NEW YORK (Reuters) - U.S. prosecutors unveiled criminal charges on Thursday against two former Goldman Sachs Inc bankers and Malaysian financier Low Taek Jho tied to the Malaysia 1MDB sovereign wealth fund scandal.
Men walk past a 1Malaysia Development Berhad (1MDB) billboard at the fund's flagship Tun Razak Exchange development in Kuala Lumpur March 1, 2015. REUTERS/Olivia Harris/File Photo
Prosecutors announced that Tim Leissner, former partner for Goldman Sachs in Asia, had pleaded guilty to conspiracy to launder money and conspiracy to violate the Foreign Corrupt Practices Act, and agreed to forfeit $43.7 million.
Roger Ng, the other charged former Goldman banker, was arrested in Malaysia, prosecutors said.
The third person, the financier popularly known as Jho Low, remains at large. Malaysian officials have said Low is believed to be living in China.
Lawyers for Leissner and Low could not immediately be reached for comment. It was not immediately clear who is representing Ng.
Former Malaysian Prime Minister Najib Razak set up the fund, in which Low played a key role. Najib has consistently denied wrongdoing in connection with alleged graft involving 1MDB.
An estimated $4.5 billion was misappropriated from 1Malaysia Development Berhad, or 1MDB, by high-level officials of the fund and their associates, the U.S. Justice Department has alleged.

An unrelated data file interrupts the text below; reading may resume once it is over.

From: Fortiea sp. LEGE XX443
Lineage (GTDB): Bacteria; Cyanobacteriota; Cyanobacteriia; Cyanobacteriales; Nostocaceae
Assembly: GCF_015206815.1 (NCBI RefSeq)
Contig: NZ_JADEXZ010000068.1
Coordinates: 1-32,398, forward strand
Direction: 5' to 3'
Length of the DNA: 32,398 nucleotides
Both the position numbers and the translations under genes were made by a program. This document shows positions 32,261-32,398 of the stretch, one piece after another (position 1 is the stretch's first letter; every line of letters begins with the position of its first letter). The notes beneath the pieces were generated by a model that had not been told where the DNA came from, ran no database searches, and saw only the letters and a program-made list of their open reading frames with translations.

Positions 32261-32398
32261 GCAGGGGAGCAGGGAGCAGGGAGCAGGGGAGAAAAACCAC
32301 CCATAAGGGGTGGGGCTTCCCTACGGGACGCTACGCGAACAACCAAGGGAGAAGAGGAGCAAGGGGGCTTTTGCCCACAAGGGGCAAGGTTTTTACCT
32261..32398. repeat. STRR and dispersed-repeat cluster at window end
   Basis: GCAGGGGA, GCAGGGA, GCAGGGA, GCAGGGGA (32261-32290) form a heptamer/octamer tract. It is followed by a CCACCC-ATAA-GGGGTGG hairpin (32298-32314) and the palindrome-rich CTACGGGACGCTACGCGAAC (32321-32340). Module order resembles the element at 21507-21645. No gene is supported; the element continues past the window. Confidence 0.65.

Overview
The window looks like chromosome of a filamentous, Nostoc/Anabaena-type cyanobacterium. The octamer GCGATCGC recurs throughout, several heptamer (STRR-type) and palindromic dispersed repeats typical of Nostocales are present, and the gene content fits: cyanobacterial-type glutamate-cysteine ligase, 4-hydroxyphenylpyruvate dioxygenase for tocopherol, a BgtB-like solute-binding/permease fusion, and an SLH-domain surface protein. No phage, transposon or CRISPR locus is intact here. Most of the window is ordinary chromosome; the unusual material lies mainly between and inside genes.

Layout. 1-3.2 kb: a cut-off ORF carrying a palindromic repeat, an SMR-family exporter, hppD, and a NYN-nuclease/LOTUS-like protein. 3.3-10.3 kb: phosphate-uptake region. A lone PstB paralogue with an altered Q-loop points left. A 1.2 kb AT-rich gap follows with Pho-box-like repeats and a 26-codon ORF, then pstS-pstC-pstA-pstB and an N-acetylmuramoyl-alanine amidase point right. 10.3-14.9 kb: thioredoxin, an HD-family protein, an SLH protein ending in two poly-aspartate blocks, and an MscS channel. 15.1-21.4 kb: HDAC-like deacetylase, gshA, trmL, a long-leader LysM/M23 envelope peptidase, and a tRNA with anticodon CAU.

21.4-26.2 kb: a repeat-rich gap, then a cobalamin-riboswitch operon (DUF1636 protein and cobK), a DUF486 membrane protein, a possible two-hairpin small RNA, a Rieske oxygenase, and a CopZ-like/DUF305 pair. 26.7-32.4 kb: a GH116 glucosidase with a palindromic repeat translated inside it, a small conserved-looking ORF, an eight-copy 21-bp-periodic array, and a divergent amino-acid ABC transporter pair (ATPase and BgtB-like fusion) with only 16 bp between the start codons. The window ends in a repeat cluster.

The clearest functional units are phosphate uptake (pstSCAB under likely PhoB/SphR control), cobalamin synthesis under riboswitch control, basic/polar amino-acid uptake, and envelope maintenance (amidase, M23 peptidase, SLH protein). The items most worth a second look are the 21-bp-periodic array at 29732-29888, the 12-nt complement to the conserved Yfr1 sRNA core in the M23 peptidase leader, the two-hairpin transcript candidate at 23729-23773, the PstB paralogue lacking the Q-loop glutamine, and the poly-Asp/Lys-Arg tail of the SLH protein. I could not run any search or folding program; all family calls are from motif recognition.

Goldman did not immediately respond to a request for comment. The investment bank, which generated about $600 million in fees for its work with 1MDB, has repeatedly denied any wrongdoing and said it is fully cooperating with authorities.
While U.S. prosecutors have previously filed civil asset forfeiture suits for assets allegedly bought with some of the stolen funds, these are the first criminal charges the Justice Department has brought against individuals in the case under the Foreign Corrupt Practices Act, a federal law targeting official bribery abroad.
At least six countries, including Malaysia, the United States and Switzerland, have been investigating alleged thefts from 1MDB.
While U.S. prosecutors have considered the possibility of charging Najib or his associates, they would prefer Malaysia be the one to file criminal charges against any Malaysian official, a U.S. law enforcement official said.
Reporting by Lisa Lambert; Editing by Chizu Nomiyama and Nick Zieminski